South Africa as a troop contributing country to MONUSCO’s Force Intervention Brigade (FIB) in the DRC has re-affirmed its commitment to neutralising “negative forces” in particularly the eastern part of the country.
This assurance comes from Department of International Relations and Co-operation (DIRCO) in the wake of a United Nations statement that a military option is now inevitable against the Democratic Forces for the Liberation of Rwanda (FDLR) following the rebel group’s failure to surrender by January 2.
“We re-affirm our commitment to the objectives for which the FIB was established, including the neutralisation of negative forces in the eastern DRC as demonstrated by the participation of our troops in various MONUSCO operations including the latest of January 5 against the rebel group Forces for National Liberation (FNL),” DIRCO’s Clayson Monyela said.
Only 151 FDLR combatants had surrendered and handed in 67 weapons when the January 2 deadline passed. This prompted a UN statement saying the six month grace period for the full and unconditional surrender of FDLR has expired and all necessary measures must be taken to disarm the rebels.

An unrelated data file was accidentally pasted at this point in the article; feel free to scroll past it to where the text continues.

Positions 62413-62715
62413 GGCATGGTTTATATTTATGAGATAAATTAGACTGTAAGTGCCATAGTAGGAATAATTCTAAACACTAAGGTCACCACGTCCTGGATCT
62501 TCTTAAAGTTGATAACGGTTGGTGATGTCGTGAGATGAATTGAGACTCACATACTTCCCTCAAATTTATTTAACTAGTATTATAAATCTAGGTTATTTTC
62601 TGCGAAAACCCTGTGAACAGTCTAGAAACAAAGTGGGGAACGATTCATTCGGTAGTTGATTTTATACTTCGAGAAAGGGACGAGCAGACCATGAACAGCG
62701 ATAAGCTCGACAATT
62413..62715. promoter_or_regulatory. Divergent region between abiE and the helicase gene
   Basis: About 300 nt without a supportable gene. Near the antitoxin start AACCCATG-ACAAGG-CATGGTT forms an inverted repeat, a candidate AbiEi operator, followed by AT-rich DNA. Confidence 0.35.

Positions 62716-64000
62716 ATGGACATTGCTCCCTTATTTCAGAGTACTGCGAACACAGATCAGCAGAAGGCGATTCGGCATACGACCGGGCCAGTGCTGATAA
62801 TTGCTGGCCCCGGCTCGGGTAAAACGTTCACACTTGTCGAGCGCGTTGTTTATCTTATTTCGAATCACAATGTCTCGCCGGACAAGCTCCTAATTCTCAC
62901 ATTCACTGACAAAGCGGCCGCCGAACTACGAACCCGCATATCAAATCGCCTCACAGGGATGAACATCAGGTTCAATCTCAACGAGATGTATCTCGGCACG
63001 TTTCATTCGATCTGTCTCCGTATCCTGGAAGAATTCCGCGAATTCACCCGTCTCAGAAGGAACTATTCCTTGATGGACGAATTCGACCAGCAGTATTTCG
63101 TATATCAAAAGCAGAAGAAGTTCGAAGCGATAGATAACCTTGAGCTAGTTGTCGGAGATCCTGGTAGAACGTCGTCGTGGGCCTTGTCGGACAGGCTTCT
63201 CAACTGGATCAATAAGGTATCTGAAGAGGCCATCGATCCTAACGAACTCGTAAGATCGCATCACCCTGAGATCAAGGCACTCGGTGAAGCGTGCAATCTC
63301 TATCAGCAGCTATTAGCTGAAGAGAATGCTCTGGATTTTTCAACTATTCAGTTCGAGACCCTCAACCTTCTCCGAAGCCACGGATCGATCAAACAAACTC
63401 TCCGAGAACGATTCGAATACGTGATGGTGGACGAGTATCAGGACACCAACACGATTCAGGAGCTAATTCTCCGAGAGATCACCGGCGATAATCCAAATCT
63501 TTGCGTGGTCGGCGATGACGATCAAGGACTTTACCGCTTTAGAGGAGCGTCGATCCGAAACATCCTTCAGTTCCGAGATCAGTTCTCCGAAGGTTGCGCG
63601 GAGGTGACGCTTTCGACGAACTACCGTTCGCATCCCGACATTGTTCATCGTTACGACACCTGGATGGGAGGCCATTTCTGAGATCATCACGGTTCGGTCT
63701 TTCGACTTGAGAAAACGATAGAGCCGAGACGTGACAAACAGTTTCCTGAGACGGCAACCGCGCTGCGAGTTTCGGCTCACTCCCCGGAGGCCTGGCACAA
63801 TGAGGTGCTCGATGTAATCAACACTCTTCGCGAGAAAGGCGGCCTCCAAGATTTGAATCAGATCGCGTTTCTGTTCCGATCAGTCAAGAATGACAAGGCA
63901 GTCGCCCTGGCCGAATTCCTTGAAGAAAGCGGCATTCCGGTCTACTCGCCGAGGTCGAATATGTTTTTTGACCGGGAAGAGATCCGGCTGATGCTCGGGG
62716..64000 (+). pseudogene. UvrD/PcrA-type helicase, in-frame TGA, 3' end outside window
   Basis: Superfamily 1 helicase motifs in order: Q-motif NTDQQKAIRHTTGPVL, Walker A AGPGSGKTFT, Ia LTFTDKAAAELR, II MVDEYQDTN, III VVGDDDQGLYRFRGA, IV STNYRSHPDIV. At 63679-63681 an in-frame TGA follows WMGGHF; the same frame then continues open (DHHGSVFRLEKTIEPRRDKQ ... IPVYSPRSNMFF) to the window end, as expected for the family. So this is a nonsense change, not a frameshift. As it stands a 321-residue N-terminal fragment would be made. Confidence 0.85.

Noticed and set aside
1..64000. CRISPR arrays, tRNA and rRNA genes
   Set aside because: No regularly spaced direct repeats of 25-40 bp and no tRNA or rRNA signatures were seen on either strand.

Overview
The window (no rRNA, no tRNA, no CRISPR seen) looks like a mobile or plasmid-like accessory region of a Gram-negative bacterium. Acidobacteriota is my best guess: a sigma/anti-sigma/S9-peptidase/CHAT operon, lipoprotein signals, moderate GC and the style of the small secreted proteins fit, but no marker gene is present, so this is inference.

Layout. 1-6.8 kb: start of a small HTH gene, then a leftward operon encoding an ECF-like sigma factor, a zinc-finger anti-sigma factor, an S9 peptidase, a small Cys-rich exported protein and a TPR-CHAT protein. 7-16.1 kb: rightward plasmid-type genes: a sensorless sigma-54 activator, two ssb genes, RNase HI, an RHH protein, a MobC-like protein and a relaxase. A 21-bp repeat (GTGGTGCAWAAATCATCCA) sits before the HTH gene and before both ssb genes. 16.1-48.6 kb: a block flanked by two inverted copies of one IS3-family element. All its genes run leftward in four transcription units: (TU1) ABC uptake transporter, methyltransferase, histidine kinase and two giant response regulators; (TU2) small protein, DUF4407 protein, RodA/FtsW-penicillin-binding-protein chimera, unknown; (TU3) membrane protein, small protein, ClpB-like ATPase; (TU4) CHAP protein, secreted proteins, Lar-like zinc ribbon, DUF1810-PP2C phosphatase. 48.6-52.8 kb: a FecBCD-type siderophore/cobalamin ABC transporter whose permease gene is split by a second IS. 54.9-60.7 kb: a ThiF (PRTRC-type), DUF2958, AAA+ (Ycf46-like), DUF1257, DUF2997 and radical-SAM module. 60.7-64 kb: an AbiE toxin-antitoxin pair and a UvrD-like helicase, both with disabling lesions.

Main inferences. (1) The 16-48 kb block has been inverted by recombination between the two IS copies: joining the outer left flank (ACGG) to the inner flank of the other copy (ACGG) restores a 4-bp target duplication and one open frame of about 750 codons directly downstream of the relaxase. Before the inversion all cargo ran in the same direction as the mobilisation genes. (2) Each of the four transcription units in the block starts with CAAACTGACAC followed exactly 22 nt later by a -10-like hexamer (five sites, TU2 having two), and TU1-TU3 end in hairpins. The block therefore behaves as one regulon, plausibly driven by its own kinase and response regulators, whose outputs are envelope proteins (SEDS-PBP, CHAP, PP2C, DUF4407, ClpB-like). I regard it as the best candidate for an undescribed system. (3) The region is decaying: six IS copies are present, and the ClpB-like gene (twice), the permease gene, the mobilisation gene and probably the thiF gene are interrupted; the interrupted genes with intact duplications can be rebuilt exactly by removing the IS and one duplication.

The South African military contribution to the FIB has been both ground- and air-based since its formation in 2013. 5 SA Infantry Battalion is currently the land-based unit while 16 Squadron and its home-grown Rooivalk combat support helicopter has been part of the brigade’s aerial spearhead. 5 SAI is the second infantry unit to be deployed in eastern DRC following Grahamstown-based 6 SAI.
The FIB is credited with the withdrawal of the M23 rebel group from eastern DRC.
While the SA National Defence Force (SANDF) has not made any public statements about its involvement in the FIB it is widely accepted the South Africans were first to be on the receiving end of rebel attention when attacked by a group of Mai-Mai in July 2013.
The FIB has been involved in any number of skirmishes and encounters with rebel groups including at Triple Towers, Govender’s Ridge, Kitchanga, Nyiabondo/Lukweti and Beni.
The tri-nation FIB, with soldiers from Malawi and Tanzania joining their SADC colleagues in its ranks, had its first 12 month mandate extended by a year. The second mandate expires on March 31 this year and to date no indication has come from the UN Security Council on a further extension.
It is the first UN peacekeeping force ever to be given an offensive mandate to neutralise armed rebel groups threatening civilian security.